$1500 to sequence newborns in China and $999 for adult whole genome sequencing

Veritas Genetics is offering full genome sequencing of newborns in China,, ordered by a doctor. They will report back on 950 serious early- and later-life disease risks, 200 genes connected to drug reactions, and more than 100 physical traits a child is likely to have.

Called myBabyGenome, the service costs $1,500 and could help identify serious hidden problems in newborns, the company says.

But some doctors say the plan is a huge overstep. “I think it’s vastly premature to peddle a completely unproven set of data, especially to a vulnerable population like neonates,” says Jim Evans, a professor of genetics at the University of North Carolina Chapel Hill.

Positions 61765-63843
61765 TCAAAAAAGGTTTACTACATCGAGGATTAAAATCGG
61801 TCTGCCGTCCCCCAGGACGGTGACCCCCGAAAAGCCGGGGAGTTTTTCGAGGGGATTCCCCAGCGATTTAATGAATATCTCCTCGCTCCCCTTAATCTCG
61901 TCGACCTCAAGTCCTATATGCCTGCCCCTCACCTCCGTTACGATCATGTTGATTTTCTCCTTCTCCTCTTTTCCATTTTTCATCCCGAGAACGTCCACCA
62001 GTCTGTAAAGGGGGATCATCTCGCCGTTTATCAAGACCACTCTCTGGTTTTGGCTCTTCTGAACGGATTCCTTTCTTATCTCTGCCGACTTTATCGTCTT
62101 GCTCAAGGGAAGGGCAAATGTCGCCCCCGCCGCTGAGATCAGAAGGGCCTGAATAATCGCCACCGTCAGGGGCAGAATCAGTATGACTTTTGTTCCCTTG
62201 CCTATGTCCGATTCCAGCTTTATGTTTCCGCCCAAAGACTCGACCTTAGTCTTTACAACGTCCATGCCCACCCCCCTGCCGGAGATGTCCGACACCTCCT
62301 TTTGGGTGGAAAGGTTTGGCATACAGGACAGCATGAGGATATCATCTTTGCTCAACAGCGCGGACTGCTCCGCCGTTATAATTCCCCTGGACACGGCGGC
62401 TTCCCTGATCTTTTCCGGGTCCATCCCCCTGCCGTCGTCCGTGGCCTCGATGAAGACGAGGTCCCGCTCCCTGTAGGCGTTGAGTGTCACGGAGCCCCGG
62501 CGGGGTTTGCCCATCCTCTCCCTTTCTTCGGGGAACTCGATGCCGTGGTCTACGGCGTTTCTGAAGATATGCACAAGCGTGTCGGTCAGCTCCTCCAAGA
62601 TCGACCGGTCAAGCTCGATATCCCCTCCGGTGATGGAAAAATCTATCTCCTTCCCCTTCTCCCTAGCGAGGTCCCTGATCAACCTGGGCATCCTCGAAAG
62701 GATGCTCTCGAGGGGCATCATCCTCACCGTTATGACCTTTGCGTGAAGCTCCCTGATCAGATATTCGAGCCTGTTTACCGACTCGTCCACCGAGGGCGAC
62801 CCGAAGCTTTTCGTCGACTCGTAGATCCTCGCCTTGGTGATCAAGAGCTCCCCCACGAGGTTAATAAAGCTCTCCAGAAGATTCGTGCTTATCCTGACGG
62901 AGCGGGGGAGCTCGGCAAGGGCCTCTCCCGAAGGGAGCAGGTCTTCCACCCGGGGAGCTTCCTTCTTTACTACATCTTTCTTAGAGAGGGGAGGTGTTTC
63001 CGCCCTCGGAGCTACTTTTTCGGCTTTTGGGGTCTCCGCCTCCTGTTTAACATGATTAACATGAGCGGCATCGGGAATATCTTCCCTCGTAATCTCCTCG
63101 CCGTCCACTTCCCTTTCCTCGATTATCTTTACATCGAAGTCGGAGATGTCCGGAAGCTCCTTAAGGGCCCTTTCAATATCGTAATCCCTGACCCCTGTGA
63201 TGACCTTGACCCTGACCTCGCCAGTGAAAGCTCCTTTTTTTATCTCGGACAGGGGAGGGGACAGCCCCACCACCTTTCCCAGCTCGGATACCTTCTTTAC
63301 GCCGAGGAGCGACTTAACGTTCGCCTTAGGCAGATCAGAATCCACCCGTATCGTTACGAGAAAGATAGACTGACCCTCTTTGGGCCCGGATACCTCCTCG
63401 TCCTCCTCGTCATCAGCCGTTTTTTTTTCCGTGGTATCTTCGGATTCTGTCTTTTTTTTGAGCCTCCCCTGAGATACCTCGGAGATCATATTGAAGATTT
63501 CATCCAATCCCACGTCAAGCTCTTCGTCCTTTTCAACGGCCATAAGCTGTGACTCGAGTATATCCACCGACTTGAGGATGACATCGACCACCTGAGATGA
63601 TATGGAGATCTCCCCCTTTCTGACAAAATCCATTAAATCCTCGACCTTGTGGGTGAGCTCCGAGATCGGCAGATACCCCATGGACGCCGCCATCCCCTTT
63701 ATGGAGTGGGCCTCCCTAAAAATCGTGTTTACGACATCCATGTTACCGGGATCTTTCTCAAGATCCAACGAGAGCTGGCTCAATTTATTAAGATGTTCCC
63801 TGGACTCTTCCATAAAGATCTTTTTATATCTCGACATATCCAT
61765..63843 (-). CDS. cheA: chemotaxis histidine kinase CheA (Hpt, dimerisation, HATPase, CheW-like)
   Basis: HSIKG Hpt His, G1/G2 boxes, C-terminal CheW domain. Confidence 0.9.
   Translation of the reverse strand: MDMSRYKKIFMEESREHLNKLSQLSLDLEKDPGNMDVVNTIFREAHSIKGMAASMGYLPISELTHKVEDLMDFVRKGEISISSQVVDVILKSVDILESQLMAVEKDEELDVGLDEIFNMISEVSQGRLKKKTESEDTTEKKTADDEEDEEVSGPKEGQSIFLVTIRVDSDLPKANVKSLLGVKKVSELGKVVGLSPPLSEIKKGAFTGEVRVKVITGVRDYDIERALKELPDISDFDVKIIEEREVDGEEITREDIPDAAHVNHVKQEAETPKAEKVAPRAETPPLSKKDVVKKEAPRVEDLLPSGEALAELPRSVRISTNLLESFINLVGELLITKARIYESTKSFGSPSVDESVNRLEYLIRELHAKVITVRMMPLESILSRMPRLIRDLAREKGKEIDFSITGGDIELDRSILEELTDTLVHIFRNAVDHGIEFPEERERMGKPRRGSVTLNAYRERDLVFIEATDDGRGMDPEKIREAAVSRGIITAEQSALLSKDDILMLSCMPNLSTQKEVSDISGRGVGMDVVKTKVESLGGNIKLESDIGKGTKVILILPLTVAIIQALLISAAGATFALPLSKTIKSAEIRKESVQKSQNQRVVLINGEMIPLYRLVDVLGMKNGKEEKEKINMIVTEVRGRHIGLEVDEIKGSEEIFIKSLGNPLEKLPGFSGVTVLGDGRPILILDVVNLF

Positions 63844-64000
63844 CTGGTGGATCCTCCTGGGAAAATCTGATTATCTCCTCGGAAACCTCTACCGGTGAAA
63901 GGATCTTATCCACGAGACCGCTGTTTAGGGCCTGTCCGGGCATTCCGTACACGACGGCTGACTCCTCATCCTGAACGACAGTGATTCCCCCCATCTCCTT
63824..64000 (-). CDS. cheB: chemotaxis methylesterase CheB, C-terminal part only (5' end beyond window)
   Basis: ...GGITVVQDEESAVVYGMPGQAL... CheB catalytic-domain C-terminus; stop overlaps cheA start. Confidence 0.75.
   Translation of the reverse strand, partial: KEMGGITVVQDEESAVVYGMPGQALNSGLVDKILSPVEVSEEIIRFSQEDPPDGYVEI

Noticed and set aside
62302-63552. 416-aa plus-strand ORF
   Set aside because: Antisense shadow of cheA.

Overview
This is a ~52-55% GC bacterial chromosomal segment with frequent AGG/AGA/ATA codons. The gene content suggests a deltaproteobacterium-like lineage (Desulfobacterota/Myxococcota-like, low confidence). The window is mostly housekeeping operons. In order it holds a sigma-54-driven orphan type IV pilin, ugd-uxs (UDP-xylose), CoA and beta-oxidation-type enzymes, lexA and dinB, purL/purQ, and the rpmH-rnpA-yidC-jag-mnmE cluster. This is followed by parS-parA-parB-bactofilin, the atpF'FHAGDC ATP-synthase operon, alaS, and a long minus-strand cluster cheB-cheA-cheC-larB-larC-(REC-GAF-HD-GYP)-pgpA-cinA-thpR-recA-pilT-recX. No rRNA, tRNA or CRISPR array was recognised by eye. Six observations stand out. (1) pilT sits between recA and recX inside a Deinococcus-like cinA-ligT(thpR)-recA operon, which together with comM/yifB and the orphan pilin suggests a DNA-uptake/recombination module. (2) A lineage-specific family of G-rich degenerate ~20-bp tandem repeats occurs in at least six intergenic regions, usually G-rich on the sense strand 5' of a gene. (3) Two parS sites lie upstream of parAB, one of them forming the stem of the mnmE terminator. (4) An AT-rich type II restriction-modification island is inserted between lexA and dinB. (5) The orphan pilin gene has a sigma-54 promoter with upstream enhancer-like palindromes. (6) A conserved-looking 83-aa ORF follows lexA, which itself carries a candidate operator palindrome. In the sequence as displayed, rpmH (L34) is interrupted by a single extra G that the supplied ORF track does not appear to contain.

The problem is that the risk posed by many disease genes remains uncertain. Even if a child has a mutation in a gene, he or she may never be affected, prompting debate among doctors about whether it’s useful to inform parents.

The Veritas test also steps into uncharted territory by making predictions about how children will look and act: how wide their nose will be, whether they will overeat or have a “novelty seeking” personality, and even whether they are likely to go bald decades in the future.

Veritas, a spinoff of Harvard University’s Personal Genome Project, specializes in inexpensive “whole genome” sequencing using the latest speedy DNA technology.

For $999, it has since last year offered adults in the U.S. the chance to learn the sequence of the six billion DNA letters in their cells. A doctor must order that test. Gene knowledge can be critically useful to anyone who’s facing an undiagnosed disease or whose DNA harbors a cancer risk. But for most people the readout is little more than a novelty. Consumer demand for genome scans remains tepid.